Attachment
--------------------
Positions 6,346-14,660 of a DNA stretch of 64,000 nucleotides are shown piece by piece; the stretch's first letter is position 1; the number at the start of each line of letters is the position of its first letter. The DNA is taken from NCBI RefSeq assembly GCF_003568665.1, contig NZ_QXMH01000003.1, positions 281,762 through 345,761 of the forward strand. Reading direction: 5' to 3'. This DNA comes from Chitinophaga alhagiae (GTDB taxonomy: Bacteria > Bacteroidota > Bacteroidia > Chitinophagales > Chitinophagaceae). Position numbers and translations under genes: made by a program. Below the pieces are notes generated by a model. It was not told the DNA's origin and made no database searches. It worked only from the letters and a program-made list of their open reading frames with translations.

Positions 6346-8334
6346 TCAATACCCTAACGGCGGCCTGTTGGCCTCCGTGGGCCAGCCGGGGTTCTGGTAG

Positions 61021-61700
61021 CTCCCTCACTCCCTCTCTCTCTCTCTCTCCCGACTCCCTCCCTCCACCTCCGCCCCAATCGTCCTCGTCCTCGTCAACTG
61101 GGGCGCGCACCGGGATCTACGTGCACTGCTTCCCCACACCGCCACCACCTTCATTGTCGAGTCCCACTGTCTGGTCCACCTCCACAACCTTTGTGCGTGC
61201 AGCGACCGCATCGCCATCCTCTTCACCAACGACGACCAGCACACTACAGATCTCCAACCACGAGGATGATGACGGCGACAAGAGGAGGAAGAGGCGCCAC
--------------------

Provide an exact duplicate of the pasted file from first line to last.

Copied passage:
Positions 6,346-14,660 of a DNA stretch of 64,000 nucleotides are shown piece by piece; the stretch's first letter is position 1; the number at the start of each line of letters is the position of its first letter. The DNA is taken from NCBI RefSeq assembly GCF_003568665.1, contig NZ_QXMH01000003.1, positions 281,762 through 345,761 of the forward strand. Reading direction: 5' to 3'. This DNA comes from Chitinophaga alhagiae (GTDB taxonomy: Bacteria > Bacteroidota > Bacteroidia > Chitinophagales > Chitinophagaceae). Position numbers and translations under genes: made by a program. Below the pieces are notes generated by a model. It was not told the DNA's origin and made no database searches. It worked only from the letters and a program-made list of their open reading frames with translations.

Positions 6346-8334
6346 TCAATACCCTAACGGCGGCCTGTTGGCCTCCGTGGGCCAGCCGGGGTTCTGGTAG

Positions 61021-61700
61021 CTCCCTCACTCCCTCTCTCTCTCTCTCTCCCGACTCCCTCCCTCCACCTCCGCCCCAATCGTCCTCGTCCTCGTCAACTG
61101 GGGCGCGCACCGGGATCTACGTGCACTGCTTCCCCACACCGCCACCACCTTCATTGTCGAGTCCCACTGTCTGGTCCACCTCCACAACCTTTGTGCGTGC
61201 AGCGACCGCATCGCCATCCTCTTCACCAACGACGACCAGCACACTACAGATCTCCAACCACGAGGATGATGACGGCGACAAGAGGAGGAAGAGGCGCCAC